In the years since the crash several witnesses have come forward with evidence to support the missile theory, including a crew member of the British ship HMS Penelope. He claims that part of the wreckage that was recovered by Penelope was secretly removed to the UK.
However, in 2002 a review process conducted by the AAIU (Air Accident Investigation Unit) disclosed that Aer Lingus paperwork relating to a routine maintenance inspection carried out on the aircraft in December 1967 was found to be missing in 1968. Moreover, a large body of research was done by the investigators after the accident regarding the maintenance operating plan used for EI-AOM and defects on the aircraft found during analysis of the maintenance records. This research was not referred to in the 1970 report. A new board of investigation was set up by the Irish government and found that the crash was the consequence of a chain of events starting with a failure to the left tail-plane caused by metal fatigue, corrosion, flutter or a bird strike, with the most likely cause being a flutter-induced fatigue failure of the elevator trim tab operating mechanism.
In March 2007 Retired RAF Squadron Leader Eric Evers who was previously chief flying instructor with the British military in RAF Little Rissington, made a claim that the accident was in fact caused by a mid-air collision between the Aer Lingus Vickers Viscount and a French-built military aircraft which was training with the Irish Air Corps . Squadron Leader Evers maintains that he has evidence to prove that a Fouga Magister trainer accidentally collided with the Aer Lingus aircraft as it was responding to a request to check the status of the Viscount's undercarriage, which had failed to lock in position correctly. All 61 people, including the four crew, on board the Aer Lingus Viscount Cork-London Heathrow flight were lost in the subsequent crash off Tuskar Rock, but according to Sqn Leader Evers information, the two pilots in the trainer survived by ejecting and parachuting to safety. Sqn Leader Evers maintains that both the French and Irish authorities colluded in a subsequent cover-up, and the Fouga Magister wreckage may still be on the seabed off the Co Wexford coast.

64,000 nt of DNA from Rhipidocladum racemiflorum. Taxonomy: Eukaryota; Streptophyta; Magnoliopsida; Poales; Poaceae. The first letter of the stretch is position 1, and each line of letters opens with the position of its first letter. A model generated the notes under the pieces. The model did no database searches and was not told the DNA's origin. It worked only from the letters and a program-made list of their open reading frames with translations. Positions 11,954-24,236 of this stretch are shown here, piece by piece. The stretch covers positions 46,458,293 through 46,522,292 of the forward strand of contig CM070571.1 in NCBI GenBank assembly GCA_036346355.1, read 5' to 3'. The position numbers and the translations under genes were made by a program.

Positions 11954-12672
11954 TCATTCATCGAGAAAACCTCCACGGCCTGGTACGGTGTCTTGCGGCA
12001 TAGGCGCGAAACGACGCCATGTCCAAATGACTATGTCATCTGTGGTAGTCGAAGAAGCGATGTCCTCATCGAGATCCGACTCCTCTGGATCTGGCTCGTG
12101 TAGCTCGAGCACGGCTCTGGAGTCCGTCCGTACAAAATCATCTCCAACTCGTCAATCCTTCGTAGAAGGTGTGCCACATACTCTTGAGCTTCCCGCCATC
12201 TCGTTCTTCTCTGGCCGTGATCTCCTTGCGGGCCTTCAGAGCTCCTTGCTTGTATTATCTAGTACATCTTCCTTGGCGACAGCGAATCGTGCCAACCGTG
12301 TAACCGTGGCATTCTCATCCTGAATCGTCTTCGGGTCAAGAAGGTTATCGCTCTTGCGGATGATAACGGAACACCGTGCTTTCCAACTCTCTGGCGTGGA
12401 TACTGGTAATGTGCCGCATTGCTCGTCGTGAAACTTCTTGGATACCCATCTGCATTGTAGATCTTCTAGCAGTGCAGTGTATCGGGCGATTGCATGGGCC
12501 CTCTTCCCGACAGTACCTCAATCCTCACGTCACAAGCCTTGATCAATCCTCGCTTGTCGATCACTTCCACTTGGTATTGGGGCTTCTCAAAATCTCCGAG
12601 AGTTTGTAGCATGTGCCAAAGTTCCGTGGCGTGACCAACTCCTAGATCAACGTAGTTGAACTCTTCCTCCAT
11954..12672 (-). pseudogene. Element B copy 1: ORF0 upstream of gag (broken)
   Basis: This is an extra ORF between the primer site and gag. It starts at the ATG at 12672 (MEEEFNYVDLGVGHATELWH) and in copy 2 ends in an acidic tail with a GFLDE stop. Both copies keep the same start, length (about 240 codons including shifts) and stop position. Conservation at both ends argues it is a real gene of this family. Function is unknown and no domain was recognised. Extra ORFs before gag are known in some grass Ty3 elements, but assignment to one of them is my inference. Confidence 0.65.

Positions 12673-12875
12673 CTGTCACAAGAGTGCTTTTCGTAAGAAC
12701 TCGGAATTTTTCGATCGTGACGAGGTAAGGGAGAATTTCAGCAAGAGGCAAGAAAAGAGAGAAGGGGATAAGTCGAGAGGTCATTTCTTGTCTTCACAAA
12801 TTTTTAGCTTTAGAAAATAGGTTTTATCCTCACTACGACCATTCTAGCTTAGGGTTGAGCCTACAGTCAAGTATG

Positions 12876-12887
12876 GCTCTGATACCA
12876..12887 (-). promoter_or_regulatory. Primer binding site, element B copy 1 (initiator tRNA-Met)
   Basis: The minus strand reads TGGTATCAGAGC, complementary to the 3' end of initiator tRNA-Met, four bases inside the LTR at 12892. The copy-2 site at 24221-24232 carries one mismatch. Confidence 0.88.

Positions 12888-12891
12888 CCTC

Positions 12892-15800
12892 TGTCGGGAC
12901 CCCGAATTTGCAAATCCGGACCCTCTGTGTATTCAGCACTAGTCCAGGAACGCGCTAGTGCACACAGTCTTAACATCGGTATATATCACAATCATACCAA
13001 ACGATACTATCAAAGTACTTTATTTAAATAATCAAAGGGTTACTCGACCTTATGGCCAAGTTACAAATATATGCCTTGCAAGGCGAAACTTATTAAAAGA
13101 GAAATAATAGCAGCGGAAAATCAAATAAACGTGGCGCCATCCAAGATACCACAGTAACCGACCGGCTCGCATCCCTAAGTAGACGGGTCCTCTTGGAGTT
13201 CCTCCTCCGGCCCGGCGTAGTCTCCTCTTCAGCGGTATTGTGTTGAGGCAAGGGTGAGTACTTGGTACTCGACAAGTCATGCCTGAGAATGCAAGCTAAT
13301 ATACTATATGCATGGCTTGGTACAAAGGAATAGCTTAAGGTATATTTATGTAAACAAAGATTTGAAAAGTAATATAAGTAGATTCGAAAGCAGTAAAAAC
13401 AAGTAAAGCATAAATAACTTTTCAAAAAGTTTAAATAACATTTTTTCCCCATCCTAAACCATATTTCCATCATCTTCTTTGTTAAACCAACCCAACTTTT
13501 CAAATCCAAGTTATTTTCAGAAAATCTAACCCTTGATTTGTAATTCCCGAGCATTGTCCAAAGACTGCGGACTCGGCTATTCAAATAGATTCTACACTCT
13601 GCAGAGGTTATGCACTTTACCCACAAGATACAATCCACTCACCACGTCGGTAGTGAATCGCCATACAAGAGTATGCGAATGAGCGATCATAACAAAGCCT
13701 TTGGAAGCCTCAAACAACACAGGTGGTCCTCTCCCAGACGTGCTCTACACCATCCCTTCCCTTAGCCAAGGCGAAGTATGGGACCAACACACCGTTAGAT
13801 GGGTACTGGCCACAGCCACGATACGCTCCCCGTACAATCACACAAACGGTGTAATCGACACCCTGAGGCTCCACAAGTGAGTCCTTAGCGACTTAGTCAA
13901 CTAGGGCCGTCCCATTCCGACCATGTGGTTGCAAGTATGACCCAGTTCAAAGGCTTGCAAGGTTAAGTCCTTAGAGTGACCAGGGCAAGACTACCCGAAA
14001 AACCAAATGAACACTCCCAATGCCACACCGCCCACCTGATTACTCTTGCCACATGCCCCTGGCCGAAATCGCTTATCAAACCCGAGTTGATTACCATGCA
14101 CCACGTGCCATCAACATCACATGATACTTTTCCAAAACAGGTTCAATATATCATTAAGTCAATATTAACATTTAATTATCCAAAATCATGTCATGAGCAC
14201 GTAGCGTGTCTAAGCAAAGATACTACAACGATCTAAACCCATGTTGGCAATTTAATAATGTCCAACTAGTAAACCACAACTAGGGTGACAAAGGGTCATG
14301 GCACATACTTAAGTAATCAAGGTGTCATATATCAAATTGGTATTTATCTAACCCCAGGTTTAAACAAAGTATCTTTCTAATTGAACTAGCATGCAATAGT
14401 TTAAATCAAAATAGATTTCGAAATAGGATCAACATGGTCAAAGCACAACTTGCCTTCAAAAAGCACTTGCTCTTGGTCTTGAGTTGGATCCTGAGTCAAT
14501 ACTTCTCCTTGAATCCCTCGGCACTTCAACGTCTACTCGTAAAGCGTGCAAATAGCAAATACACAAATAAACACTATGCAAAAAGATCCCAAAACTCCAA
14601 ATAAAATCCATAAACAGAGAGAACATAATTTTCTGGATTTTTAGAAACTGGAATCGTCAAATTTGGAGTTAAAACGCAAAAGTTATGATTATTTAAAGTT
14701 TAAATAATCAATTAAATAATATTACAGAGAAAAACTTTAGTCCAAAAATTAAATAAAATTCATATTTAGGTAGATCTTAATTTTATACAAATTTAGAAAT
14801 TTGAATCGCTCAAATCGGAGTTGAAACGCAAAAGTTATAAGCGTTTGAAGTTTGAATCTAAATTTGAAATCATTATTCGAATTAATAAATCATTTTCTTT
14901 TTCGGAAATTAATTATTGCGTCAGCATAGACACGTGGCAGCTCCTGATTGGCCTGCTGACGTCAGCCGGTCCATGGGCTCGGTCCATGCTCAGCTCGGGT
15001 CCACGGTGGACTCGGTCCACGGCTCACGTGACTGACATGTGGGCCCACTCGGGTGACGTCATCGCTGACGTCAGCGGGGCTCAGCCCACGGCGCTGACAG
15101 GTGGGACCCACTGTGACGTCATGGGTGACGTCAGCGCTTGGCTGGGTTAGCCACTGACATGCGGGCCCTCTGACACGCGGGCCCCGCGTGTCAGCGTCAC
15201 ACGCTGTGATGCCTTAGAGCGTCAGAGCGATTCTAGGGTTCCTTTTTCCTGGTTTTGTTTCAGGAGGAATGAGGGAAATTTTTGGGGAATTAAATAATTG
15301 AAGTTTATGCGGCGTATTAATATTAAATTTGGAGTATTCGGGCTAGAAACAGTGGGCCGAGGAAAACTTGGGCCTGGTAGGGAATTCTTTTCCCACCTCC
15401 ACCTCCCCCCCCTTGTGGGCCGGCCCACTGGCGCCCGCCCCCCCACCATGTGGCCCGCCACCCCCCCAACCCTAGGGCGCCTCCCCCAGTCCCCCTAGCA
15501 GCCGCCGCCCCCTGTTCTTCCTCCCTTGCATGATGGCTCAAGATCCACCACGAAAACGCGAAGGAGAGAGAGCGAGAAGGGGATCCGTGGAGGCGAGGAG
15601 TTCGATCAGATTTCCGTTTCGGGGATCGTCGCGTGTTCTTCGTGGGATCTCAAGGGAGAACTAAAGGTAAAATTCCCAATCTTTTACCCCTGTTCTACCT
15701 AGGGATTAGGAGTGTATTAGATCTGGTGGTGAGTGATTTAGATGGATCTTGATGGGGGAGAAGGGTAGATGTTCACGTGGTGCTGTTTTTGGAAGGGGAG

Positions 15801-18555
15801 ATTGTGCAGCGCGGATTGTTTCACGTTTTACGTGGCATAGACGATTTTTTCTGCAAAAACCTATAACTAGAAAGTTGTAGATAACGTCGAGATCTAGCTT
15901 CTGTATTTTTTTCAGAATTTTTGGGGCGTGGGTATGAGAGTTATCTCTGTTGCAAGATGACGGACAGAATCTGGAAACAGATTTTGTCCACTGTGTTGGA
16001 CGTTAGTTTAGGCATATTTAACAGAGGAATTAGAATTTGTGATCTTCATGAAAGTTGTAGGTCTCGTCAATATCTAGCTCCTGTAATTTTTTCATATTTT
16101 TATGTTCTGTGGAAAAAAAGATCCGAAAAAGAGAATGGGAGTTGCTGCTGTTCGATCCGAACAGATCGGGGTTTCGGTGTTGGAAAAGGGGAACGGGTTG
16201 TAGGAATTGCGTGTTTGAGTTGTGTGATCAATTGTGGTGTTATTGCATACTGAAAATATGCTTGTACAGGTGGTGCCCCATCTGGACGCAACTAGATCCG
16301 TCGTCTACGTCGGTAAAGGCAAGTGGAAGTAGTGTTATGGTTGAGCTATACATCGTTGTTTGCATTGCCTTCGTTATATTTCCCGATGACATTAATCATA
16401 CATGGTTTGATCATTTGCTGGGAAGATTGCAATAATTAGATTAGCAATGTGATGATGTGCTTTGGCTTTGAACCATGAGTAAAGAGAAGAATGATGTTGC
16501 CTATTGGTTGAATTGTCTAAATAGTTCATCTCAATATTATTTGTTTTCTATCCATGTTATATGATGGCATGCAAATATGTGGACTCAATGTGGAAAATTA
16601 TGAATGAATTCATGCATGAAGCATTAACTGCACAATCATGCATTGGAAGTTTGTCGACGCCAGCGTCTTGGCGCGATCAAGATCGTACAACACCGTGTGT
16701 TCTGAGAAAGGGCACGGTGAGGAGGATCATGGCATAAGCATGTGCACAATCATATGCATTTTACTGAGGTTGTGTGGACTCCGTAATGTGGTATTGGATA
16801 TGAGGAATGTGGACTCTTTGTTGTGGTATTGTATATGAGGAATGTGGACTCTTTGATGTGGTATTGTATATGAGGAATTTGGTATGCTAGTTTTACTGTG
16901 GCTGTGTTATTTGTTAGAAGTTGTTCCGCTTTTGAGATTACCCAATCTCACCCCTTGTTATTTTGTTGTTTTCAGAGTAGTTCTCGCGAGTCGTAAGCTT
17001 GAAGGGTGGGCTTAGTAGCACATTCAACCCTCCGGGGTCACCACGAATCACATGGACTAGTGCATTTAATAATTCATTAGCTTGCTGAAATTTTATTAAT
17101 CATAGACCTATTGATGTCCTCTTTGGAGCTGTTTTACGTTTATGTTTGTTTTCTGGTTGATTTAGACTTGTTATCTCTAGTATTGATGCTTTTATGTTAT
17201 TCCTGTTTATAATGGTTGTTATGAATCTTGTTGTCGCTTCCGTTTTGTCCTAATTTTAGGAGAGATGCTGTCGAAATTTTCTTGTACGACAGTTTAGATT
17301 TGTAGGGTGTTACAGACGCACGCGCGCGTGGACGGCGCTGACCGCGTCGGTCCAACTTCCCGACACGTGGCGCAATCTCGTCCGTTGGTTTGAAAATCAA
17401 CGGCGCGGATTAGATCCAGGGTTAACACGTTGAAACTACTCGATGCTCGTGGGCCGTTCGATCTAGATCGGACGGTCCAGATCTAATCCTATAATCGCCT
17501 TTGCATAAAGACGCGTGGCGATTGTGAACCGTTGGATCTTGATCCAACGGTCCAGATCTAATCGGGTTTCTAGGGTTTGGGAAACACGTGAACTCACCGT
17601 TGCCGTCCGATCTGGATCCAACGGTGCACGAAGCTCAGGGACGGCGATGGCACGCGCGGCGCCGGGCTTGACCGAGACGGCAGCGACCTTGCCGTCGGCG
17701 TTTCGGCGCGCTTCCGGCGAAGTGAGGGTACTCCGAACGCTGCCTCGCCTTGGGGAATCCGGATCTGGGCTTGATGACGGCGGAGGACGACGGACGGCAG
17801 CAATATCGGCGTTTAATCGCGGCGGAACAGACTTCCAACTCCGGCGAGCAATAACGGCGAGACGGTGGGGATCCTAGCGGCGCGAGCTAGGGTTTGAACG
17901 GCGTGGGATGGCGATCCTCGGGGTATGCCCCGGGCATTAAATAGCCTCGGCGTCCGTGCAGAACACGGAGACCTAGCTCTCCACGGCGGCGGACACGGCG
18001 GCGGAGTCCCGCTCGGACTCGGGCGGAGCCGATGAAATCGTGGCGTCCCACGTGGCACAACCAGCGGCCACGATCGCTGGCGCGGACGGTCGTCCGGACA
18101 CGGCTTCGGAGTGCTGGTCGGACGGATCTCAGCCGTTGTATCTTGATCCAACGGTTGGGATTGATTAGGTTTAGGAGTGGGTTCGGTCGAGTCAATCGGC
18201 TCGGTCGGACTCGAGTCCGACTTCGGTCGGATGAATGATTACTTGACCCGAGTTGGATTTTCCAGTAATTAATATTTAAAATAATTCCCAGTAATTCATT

Eric Evers' claims have been disputed by Capt Mike Reynolds, retired sea captain and aviator and author of Tragedy at Tuskar Rock, published in 2003. Capt Reynolds upholds the findings of the 2002 official report by French and Australian experts which ruled out the possibility that the Viscount was hit by another aircraft or missile. The international study, on which he worked as Irish assistant, concluded that the cause may have been as a result of structural failure of the aircraft, corrosion, metal fatigue, "flutter" or bird strike.
An Irish Defence Forces spokesman described the claims of Squadron Leader Evers as "spurious" and said there was no evidence that an Irish Air Corps plane was in the vicinity at the time. That Fouga Magister did not "come into service" with the Irish Air Corps until 1976. However he could not comment on why a Fouga Magister was listed as one of the Air Corps aircraft in service in 1968, as stated in appendix 5.2.g of the 2002 report.
Read more about this topic: Aer Lingus Flight 712
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